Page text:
Web Humans!




In traveling around this Internet of ours, I discovered HUMANS.TXT, a sort of spin-off of the famous ROBOTS.TXT, a way web developers tell your your favorite search engines where they shouldn't be prying. Instead, HUMANS.TXT gives folks a chance to celebrate who actually contributed to the development of a website, or the project that a website represents. I don't know about you stone-hearted trolls, but I think this is a good idea.

So, I wrote me a web extension. If you're interested in doing the same, they're super easy to develop, and getting it published isn't hard, either.

Since these extensions are just JavaScript, there's no way to see if a webpage contains a HUMANS.TXT or not, so dropping a link at the top of every page was really the only option. If you have any questions, concerns, or solutions to this problem, drop me an e-mail at webhumans at zesago dot net.

What Does the Extension Actually Do?

It adds a link to the HUMANS.TXT page to the top-left corner of the current webpage. The link opens in a new tab and is represented by a simple "H".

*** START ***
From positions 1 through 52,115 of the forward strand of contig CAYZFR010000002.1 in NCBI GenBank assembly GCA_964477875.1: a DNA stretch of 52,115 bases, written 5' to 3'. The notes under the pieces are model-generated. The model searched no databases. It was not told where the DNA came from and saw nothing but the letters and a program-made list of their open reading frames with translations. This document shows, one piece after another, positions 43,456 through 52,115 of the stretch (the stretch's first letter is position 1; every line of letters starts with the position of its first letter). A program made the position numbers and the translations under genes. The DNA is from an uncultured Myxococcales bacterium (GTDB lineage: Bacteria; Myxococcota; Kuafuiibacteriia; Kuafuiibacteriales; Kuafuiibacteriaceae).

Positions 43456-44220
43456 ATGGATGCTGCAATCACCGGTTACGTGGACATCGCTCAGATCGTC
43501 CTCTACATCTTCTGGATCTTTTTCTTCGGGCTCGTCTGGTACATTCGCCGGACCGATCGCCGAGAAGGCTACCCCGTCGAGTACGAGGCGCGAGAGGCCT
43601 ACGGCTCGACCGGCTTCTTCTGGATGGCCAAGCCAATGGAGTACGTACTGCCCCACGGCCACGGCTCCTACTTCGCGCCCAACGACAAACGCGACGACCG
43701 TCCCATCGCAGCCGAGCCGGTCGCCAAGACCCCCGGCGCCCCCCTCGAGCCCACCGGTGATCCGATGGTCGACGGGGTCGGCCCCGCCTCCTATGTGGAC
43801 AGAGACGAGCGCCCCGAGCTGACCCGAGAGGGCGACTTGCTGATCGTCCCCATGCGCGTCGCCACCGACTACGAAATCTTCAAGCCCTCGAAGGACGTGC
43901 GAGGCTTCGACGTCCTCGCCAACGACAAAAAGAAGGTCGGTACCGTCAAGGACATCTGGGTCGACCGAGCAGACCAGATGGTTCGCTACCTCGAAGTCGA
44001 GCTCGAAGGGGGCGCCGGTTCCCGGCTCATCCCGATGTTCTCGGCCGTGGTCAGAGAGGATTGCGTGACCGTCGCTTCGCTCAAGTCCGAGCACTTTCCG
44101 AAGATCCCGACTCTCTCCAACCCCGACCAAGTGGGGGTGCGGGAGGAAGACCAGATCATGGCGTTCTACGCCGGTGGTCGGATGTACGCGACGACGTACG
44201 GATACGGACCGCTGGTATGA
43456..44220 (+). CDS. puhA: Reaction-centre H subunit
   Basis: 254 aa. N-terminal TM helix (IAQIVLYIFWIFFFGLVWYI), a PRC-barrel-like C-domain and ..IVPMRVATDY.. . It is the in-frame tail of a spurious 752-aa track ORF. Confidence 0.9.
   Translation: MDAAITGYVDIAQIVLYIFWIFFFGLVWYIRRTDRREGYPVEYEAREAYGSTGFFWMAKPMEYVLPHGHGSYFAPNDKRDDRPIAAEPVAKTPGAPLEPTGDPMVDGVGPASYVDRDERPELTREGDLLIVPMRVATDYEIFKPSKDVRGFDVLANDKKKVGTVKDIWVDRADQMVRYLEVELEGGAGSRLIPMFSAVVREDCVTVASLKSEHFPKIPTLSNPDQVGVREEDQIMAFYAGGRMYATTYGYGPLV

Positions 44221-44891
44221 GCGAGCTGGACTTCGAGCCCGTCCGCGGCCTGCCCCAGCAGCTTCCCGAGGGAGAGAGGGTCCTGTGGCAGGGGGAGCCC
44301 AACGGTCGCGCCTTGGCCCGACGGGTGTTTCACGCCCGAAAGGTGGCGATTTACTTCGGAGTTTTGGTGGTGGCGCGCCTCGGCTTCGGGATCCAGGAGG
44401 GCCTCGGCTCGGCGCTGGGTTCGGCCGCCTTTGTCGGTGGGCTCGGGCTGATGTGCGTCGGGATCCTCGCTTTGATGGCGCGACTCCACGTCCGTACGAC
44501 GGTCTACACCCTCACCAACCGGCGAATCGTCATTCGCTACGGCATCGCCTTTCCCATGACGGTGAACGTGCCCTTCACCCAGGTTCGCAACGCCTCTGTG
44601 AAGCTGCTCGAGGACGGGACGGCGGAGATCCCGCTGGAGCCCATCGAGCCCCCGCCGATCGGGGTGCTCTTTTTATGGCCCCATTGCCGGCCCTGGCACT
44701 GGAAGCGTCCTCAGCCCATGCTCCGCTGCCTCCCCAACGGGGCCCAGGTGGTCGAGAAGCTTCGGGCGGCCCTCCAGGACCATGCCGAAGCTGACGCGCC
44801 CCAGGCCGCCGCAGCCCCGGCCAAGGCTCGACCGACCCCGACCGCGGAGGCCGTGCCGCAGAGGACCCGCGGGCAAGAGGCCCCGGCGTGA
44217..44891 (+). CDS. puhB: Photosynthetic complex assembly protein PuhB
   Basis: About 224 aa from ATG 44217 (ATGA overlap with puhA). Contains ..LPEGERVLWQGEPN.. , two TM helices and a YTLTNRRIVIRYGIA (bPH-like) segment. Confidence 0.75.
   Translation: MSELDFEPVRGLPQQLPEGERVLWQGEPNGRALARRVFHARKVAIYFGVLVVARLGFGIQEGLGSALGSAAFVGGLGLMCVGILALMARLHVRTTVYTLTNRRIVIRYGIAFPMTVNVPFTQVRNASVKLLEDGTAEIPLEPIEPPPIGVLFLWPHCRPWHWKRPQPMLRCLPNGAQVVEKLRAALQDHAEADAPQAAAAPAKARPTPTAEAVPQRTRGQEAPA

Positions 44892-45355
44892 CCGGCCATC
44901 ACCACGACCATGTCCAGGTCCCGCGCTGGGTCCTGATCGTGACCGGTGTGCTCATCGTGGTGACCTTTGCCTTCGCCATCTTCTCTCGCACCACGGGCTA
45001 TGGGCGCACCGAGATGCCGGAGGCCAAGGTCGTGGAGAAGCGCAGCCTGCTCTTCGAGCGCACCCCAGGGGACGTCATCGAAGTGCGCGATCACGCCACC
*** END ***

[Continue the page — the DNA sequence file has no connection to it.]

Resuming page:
Two reasons! Firstly, not many folks create a humans.txt file for their website... and it's something that I'd like to see more developers take a second or two and boast about the pages they've developed. Secondly, we should be more appreciative of the rock star developers who have built the world wide web for us.

In short, the web could use a few more personal touches. The fingerprints that developers leave give the Web important character, and we should take a second and appreciate them.

Help Out!

An important component of the humans.txt initiative is that websites actually have to create these files. Do you have a website? Do you know somebody who does? Write a humans.txt file and upload it to the server's root directory. It's a plaintext file that doesn't interfere with anything. So easy! So awesome! Do it.